Our Middle School academic program transitions students with dyslexia and other learning differences beyond remediation of reading, writing, and math skills. Our classes build a bridge between the growth of foundational skills and introduction of grade-level content, ensuring learners are prepared for high school. Every lesson is presented using a multisensory instructional approach and integrates assistive technology.
Middle School students are ability-grouped and take four 60-minute classes per day: mathematics, language arts, science, and social studies. They also have a daily intervention period and an elective.
Middle School language arts classes focus on oral reading techniques, which continuously enhance fluency and comprehension. Students who are decoding at grade level are introduced to novels where guided reading techniques help them develop independent reading skills. Students with significant deficits in reading benefit from Codebreakers, our Orton-Gillingham-based, multisensory reading intervention. All of our students benefit from a guided writing process, so a multidisciplinary, sequential approach to writing is in place that moves writers from simple paragraphs to a more lengthy response.
In order for students with dyslexia and other learning differences to become successful mathematicians, they must understand the why behind math. Middle School math teachers use manipulatives and other concrete items to further a student’s understanding. We utilize direct, consistent language in math instruction, as well as multisensory activities, and CRA sequencing. Our goal is to prepare every student for Algebra I (or a higher-level course) in ninth grade.
The Middle School science curriculum is based on the philosophy that students learn best through an active, collaborative, and hands-on approach. Seventh graders study life science, while eighth graders study earth science through the following phases (also known at 5E): engage, explore, explain, elaborate, and evaluate. Our goal is to get students asking questions and drawing on their existing knowledge base to make connections as they experience the scientific process.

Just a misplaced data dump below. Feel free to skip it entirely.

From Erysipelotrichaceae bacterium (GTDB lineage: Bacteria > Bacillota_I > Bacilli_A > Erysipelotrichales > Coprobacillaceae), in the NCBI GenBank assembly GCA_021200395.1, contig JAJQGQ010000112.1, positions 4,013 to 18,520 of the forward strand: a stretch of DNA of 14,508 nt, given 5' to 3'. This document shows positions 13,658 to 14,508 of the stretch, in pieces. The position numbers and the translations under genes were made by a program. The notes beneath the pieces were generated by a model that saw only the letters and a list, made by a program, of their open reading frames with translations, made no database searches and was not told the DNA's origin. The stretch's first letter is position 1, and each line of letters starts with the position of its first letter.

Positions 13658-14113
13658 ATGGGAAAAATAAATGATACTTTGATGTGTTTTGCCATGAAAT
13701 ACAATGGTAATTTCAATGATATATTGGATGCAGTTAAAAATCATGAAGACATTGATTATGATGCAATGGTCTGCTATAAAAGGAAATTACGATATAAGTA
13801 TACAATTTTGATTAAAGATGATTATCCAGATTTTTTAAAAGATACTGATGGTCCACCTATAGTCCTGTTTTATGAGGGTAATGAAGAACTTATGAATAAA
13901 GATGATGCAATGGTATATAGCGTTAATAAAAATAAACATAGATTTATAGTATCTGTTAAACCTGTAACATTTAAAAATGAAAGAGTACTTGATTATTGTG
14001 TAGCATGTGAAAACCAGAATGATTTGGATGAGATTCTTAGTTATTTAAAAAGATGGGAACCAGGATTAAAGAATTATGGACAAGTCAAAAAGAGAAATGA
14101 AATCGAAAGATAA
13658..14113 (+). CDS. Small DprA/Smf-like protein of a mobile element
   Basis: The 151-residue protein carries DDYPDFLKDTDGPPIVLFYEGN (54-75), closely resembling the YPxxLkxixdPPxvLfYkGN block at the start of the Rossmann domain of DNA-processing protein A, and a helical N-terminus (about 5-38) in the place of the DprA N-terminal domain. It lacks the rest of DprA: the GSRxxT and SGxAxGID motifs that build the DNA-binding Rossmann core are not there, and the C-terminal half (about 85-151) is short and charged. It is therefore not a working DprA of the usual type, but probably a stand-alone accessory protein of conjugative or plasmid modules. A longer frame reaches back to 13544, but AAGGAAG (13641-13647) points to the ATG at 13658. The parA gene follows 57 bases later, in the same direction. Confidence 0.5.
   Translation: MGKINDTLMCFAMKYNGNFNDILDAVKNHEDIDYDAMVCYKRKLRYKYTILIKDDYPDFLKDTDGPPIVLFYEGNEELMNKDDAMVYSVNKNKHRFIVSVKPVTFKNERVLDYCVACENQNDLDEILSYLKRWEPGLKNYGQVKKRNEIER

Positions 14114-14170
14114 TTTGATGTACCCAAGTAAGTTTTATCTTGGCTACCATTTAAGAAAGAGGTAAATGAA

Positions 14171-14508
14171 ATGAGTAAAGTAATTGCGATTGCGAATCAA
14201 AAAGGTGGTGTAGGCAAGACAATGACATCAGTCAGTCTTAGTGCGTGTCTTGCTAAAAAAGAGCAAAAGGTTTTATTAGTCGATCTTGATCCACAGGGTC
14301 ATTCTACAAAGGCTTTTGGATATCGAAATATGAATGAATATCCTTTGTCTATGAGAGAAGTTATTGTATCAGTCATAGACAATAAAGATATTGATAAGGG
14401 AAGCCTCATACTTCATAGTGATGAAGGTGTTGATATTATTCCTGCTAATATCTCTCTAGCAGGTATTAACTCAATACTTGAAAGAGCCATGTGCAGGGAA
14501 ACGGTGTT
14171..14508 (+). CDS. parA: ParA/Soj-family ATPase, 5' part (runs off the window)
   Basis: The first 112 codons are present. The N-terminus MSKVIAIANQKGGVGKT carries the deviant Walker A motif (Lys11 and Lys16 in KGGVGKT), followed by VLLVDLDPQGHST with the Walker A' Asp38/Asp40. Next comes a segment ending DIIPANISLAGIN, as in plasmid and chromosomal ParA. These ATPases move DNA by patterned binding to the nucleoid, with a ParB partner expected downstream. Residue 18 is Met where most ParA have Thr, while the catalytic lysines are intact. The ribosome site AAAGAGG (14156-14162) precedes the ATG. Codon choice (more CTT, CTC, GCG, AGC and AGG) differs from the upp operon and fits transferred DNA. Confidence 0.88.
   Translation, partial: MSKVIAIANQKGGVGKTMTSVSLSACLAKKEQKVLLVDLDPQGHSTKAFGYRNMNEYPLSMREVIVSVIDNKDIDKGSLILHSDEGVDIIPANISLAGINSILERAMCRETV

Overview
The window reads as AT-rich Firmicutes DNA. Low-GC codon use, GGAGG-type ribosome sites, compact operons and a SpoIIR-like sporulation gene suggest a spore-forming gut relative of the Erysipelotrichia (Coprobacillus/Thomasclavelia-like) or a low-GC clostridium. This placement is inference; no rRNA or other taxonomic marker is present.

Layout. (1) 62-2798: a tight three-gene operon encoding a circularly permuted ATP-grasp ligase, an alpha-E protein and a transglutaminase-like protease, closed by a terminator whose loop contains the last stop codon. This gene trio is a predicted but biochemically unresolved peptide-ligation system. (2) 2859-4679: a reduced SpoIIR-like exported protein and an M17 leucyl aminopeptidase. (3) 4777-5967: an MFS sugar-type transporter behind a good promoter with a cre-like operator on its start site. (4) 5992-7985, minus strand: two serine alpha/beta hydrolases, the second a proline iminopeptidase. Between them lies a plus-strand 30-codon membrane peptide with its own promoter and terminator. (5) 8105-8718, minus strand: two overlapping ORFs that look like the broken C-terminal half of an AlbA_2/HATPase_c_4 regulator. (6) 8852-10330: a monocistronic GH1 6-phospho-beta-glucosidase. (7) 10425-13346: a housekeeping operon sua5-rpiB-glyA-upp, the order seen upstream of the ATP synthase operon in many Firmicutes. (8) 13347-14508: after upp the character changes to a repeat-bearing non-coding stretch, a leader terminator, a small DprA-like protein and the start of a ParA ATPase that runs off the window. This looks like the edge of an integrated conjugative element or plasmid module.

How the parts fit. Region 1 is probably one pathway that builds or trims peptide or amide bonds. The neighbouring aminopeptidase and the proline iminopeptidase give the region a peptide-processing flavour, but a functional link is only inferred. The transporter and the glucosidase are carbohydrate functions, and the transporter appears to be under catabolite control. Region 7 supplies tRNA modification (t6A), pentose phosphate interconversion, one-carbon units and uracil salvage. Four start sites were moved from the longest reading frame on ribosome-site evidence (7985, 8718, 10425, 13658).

Through the careful study of history and culture, our Middle School students are challenged to consider how the actions of the past may impact current events. The goal is for every student to become an active and responsible participant in our civic and social system. Seventh graders are exposed to world history, hosting our annual Greek Olympics event for their peers and parents to enjoy. The eighth graders study American history, with many different project-based learning initiatives throughout the year. As part of the social studies experience, students develop note-taking, organizational, and study skills.
The middle school’s very intentional daily schedule devotes the final 45 minutes of each day to a non-graded elective. Students are offered high-interest choices that range from visual arts to STEM to gaming strategy, nature, rock music, team sports, and more (there’s something for everyone). And while a lot of laughter and chatter can be overheard from the hallway, the objective of this program is more complex. Each class is designed to bolster important skills, such as the ability to think critically, solve problems, collaborate with peers, apply reason, and more. It’s where our students grow new friendships, discover passions, and develop hobbies. Ask any Lawrence middle schooler about their favorite part of the school day and you’ll get the same reply: “last period!”
Orton-Gillingham. What is it?
Our commitment to multisensory learning is rooted in decades of research on how the dyslexic mind retains new information.
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